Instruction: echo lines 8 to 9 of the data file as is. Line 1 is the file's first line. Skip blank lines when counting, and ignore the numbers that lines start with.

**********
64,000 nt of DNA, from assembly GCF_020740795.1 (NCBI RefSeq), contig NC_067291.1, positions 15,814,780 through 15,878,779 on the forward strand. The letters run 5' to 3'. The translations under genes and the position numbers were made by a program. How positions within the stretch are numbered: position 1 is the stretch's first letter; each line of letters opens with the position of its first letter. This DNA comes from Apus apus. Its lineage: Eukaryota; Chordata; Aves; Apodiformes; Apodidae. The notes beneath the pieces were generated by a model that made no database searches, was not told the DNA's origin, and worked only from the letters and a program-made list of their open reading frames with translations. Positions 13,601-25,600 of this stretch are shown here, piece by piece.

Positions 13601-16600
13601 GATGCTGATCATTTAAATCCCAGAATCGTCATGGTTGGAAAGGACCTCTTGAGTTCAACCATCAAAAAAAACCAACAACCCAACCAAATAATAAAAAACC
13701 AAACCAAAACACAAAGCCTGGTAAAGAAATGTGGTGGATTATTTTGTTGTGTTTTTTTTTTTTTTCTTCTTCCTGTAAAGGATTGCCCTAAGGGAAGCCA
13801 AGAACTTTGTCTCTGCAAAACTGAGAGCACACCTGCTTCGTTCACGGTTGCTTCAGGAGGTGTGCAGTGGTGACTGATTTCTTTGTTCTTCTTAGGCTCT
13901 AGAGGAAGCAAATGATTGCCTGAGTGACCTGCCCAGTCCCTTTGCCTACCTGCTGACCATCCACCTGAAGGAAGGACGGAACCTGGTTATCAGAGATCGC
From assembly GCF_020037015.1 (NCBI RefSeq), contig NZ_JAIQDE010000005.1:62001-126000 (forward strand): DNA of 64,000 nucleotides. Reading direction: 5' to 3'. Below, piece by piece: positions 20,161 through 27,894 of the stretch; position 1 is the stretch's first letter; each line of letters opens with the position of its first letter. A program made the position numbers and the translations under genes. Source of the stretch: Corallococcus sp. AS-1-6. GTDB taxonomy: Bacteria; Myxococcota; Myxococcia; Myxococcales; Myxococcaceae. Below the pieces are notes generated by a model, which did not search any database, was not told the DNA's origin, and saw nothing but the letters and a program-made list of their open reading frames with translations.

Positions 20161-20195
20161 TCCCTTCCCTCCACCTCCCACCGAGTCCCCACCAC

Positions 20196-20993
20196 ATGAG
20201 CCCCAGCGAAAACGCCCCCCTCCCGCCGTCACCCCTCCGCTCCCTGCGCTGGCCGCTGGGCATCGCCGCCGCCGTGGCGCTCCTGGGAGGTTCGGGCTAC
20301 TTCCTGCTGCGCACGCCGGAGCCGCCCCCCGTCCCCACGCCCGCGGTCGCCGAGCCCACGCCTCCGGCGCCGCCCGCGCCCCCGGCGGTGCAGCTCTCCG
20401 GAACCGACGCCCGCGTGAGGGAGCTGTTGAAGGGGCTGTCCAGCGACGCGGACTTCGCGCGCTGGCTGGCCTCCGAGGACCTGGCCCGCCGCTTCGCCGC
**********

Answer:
Positions 20161-20195
20161 TCCCTTCCCTCCACCTCCCACCGAGTCCCCACCAC